By Roger Normand
Human rights activists Roger Normand and Sarah Zaidi supply a large political historical past of the emergence and improvement of the human rights circulation in the twentieth century throughout the crucible of the United countries, concentrating on the hopes and expectancies, concrete strength struggles, nationwide rivalries, and bureaucratic politics that molded the overseas approach of human rights legislations. The ebook emphasizes the interval prior to and after the production of the UN, whilst human rights principles and recommendations have been formed and reworked through the hard-edged realities of energy politics and bureaucratic imperatives. It additionally analyzes the growth of the human rights framework in accordance with calls for for equitable improvement after decolonization and arranged efforts through ladies, minorities, and different deprived teams to safe overseas popularity in their rights.
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Extra info for Human Rights at the UN: The Political History of Universal Justice (United Nations Intellectual History Project)
The proclamation of universal human rights cannot erase, in one fell swoop, the hierarchies and divisions of power reflected in nation, class, race, and all other categories that separate humanity. Given the inevitable (mis)use of human rights to advance particular agendas, the question becomes whether human rights mechanisms reconcile or aggravate such divisions. Do they reflect the interests of the dominant categories (whether state, class, or race) or of the international community as a whole?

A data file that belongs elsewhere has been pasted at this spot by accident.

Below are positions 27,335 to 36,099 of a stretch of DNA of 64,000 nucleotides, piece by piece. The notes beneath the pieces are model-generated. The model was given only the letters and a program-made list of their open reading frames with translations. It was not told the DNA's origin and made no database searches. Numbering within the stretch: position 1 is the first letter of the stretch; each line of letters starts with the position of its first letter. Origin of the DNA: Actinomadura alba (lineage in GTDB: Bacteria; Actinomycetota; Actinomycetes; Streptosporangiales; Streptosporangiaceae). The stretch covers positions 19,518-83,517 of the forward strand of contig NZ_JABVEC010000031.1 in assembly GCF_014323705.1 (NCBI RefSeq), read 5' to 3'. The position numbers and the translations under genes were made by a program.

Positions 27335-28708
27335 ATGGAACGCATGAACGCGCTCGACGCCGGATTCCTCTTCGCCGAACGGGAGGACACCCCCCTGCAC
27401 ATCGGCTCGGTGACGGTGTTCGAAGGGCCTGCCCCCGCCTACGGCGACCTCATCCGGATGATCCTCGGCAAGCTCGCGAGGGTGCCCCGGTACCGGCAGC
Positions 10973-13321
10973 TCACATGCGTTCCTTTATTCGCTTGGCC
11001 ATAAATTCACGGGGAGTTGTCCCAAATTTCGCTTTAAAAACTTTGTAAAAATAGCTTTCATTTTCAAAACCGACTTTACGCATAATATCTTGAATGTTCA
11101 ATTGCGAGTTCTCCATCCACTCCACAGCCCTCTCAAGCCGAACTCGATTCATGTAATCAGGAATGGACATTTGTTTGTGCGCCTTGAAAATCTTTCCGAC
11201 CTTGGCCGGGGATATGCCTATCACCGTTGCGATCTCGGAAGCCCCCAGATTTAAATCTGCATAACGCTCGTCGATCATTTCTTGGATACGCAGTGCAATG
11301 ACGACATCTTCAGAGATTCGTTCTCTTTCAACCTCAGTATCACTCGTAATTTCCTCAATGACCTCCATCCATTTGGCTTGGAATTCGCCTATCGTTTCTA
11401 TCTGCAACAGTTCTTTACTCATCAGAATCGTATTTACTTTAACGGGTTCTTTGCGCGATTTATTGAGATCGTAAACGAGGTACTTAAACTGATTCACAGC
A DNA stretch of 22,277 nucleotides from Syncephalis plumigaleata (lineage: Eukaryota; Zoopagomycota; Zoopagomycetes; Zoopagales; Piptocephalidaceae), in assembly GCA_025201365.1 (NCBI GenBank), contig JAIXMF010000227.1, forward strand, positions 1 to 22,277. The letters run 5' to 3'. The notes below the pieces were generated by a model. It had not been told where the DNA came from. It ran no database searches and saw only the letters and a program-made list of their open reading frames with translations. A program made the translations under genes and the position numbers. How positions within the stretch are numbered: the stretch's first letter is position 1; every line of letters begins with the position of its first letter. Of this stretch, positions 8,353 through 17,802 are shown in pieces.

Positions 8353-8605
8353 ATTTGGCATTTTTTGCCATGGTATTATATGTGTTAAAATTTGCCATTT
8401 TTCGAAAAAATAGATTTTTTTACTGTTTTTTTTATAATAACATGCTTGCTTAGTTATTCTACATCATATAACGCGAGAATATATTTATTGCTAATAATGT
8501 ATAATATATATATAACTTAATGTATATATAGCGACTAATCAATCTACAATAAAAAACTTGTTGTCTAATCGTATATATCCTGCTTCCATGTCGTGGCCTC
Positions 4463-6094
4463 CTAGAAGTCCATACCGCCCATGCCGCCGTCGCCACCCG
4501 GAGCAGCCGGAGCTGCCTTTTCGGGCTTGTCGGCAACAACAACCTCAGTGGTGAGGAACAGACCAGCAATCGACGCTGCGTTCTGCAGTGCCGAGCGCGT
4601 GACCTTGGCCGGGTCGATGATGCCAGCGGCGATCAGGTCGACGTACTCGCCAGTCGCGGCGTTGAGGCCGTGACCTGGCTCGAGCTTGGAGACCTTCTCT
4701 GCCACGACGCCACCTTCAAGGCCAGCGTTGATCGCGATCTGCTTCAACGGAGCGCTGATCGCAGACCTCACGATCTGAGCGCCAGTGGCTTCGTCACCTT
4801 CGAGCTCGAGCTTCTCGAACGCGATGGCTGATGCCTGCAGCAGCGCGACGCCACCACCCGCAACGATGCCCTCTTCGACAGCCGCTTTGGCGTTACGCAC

To avoid this potential subversion, states supported human rights as rhetorical ideals without accompanying means of enforcement. The much-denounced split between introduction 17 principles and practice is not an accident of history; it lies at the very heart of the UN human rights system as designed by state powers. The main characteristics we attribute to human rights—recognition in law and politics, radical universality, primacy of the individual—are those that were expressly asserted during the establishment of human rights at the United Nations.
The theory of impartiality is belied by the absence of consistently applied legal mechanisms interpreted and enforced by objective decision makers. Instead, human rights rely for their impact on media attention, public outrage, and, especially, the sponsorship of powerful states. The latter have always deployed human rights in a selective, self-serving manner, underscoring the geopolitical nature of an ideology premised on universalism. Apart from inconsistent application, it is often said that the Achilles heel of human rights lies in the persistence of gross abuses of human dignity throughout the world.